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United States v. Sunoco

June 10, 2009

UNITED STATES OF AMERICA PLAINTIFF,
v.
SUNOCO, INC., ET AL., DEFENDANTS.



The opinion of the court was delivered by: Anita B. Brody, J.

MEMORANDUM

I. Introduction

The United States has filed suit against defendants Atlantic Richfield Company, et al. ("AR") and Sunoco, et al. ("Sunoco") under the Pennsylvania Storage Tank and Spill Prevention Act, 35 Pa. C. S. § 6021.101, et seq., ("Tank Act"),*fn1 the Pennsylvania Uniform Contribution Among Tortfeasors Act, 42 Pa. C. S. §§ 8321-8327 ("UCATA"), and the federal Declaratory Judgment Act, 28 U.S.C. § 2201(a). The United States also makes a claim against Sunoco under the Clean Streams Act, 35 Pa. Stat. § 691.401 ("CSA"). In this opinion, I address Sunoco's Motion for Partial Summary Judgment on Successorship (Doc. #199, filed under seal) and the United States' Renewal of their Motion for Partial Summary Judgment on Successorship (Doc. #214). I will grant Sunoco's motion and deny the motion of the United States.

The suit concerns petroleum pollution ("the Plume") allegedly emanating from a section of a South Philadelphia refinery known as the Point Breeze Processing Area ("Point Breeze").

¶ 8.*fn2 Point Breeze is currently owned by defendant Sunoco (formerly "Sun Company," or "Sun") and was previously owned by defendant AR. ¶ 4, ¶ 9. The Plume migrated underground from Point Breeze and contaminated a nearby United States property called the Defense Supply Center Philadelphia ("DSCP property"). ¶ 11-14; 17-44. Pollution is still migrating from Point Breeze to the DSCP property. ¶ 47.

The United States detected the Plume in 1987 on the DSCP property and notified the predecessor agency of the Pennsylvania Department of Environmental Protection ("PADEP") of violations of state environmental regulations. ¶ 17. The United States first thought that the Plume came from a leaking fuel line of its own, but came to believe that the Plume originated mostly from Point Breeze. ¶ 17-44. In 1996, the United States and Sunoco entered into a Consent Order and Agreement ("The 1996 COA") with PADEP to remediate the Plume together.

¶ 31. In 1999, following two years of arbitration, PADEP issued a Unilateral Administrative Order ("The 1999 UAO") requiring the United States to assume sole responsibility for the remediation. ¶ 40, U.S. Ex. 13. PADEP deemed the United States liable and ordered it to remediate the Plume alone. ¶ 40. The UAO was appealed by the United States to the Pennsylvania Environmental Hearing Board (EHB), which upheld the agency action. Id. The United States also sought review of the UAO in the Pennsylvania Commonwealth Court and the Eastern District of Pennsylvania. ¶ 42. Those matters settled with an agreement that the United States and PADEP would resolve future disagreements about the site through mutually agreeable dispute resolution. ¶ 42. Pursuant to the UAO, the United States has been remediating the Plume and anticipates that future remediation will be required. ¶ 43-44. It has already spent $22,000,000 on remediation. ¶ 75.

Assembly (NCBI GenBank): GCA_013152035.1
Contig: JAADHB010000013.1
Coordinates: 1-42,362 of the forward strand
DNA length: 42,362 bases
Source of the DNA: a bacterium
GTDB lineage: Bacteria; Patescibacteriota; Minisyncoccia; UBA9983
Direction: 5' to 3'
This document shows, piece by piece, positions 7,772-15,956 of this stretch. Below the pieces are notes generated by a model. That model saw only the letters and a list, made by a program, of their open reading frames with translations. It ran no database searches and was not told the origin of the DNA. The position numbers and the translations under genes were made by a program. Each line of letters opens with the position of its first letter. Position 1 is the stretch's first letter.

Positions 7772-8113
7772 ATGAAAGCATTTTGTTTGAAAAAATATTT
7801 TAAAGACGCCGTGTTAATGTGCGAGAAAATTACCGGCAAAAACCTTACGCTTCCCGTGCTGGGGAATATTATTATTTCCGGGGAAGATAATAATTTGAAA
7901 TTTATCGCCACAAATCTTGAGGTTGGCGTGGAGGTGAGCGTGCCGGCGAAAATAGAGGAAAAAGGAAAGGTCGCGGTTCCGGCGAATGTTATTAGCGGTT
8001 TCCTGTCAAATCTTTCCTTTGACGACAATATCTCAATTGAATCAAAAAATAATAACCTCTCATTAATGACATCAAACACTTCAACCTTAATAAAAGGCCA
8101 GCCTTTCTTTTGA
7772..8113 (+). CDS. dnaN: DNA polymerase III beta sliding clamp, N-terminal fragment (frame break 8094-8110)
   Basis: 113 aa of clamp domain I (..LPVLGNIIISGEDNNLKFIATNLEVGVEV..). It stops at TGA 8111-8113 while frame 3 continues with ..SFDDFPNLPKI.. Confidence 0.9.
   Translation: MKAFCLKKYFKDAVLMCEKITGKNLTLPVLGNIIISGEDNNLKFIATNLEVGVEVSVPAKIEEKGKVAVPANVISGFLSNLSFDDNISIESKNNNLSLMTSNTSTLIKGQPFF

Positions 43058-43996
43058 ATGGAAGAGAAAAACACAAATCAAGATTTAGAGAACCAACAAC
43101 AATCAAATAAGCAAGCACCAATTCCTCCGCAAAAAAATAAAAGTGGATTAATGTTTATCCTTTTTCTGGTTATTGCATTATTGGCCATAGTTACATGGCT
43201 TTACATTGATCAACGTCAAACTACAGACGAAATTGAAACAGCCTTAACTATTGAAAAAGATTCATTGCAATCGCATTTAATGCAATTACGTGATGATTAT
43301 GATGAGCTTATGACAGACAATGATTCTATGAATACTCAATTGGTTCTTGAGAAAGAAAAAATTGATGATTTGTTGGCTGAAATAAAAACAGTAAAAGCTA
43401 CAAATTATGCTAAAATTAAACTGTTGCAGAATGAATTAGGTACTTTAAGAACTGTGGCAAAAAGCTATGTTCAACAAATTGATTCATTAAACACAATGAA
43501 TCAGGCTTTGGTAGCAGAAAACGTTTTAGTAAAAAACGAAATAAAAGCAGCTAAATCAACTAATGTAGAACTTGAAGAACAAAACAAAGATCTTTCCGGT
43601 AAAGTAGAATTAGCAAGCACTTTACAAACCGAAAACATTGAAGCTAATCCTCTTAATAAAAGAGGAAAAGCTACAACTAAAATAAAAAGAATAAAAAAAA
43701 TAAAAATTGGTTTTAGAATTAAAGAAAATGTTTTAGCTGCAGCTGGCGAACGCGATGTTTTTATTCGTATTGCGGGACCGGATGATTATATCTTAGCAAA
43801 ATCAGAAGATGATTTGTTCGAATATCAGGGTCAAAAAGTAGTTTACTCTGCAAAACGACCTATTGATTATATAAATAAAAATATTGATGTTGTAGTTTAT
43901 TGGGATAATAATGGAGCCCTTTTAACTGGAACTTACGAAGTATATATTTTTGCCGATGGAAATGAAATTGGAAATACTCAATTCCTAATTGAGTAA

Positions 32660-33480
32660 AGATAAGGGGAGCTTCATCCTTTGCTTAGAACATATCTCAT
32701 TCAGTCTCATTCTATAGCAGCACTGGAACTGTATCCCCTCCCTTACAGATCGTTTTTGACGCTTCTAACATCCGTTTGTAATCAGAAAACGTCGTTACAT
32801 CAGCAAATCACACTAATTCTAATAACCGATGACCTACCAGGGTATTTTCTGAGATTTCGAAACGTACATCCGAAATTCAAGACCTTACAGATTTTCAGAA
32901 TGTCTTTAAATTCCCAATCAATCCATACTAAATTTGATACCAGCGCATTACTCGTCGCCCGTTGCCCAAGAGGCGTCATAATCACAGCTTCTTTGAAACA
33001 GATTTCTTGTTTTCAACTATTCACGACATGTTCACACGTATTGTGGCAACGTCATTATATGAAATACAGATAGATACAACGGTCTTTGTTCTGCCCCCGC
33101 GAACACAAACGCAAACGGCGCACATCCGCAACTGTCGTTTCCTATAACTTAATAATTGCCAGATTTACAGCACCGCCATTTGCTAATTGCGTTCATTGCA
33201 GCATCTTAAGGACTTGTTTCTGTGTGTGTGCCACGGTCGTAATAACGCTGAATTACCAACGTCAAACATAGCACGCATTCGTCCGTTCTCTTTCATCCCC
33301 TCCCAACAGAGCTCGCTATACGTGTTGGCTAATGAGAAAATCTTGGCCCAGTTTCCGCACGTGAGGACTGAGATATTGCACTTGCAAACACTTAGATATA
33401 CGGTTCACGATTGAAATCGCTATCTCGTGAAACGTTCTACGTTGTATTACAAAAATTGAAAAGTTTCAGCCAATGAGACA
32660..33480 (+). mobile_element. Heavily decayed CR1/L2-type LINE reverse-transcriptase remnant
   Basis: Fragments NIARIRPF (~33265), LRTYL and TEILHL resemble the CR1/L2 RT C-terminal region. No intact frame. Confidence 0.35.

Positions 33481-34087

II. Background Relevant to Successorship

In 1985, AR conveyed Point Breeze to Atlantic Petroleum Corporation, which then conveyed Point Breeze to Sunoco in 1988. On December 16, 1992, Sunoco and AR*fn3 entered into a settlement agreement (the "settlement agreement") to resolve two lawsuits*fn4. The United States previously moved this Court to adjudicate that the unambiguous language of the settlement agreement establishes that Sunoco and AR are legal successors for the purposes of the United States' claims associated with the cleanup of the Plume (Doc. #58)*fn5. I found that the settlement agreement does not unambiguously establish successorship, but denied the United States' motion without prejudice to renew with reference to extrinsic evidence (Doc. #118). At that time I was not asked by Sunoco to rule on whether the terms of the settlement agreement are unambiguous in that they do not establish successor liability. Sunoco claims that there is no need to consider any extrinsic evidence because nothing in the settlement agreement itself supports the claim that Sunoco is AR's legal successor. (Sunoco's Mot. for Partial Summ. J. on Successorship).

The settlement agreement arose out of a disagreement between AR and Sunoco regarding their respective responsibility for contamination of "assets" sold under two purchase and sales agreements. (Settlement agreement, 1). In order to settle their dispute, AR paid Sunoco $72,000,000 in exchange for Sunoco's promise to:

[C]onduct, at its sole cost and expense, any off-site recovery or remediation of Contamination related to the Assets which may be required by any law, regulation, order, judgment or settlement agreement; and shall defend and hold ARCO harmless from any claims, orders, judgments, or other attempts to require ARCO to undertake or be responsible for any off-site recovery or remediation of Contamination related to the Assets...

Settlement agreement, ¶ 5.

The United States contends that this creates successor liability. In addition to the paragraph quoted above, the United States also relies on the following language to support its claim that the settlement agreement establishes successor liability:

Except as may be necessary to raise a defense to a claim for remediation which has been assumed by a party by the terms of this Settlement Agreement, the Parties mutually agree that the terms of ...


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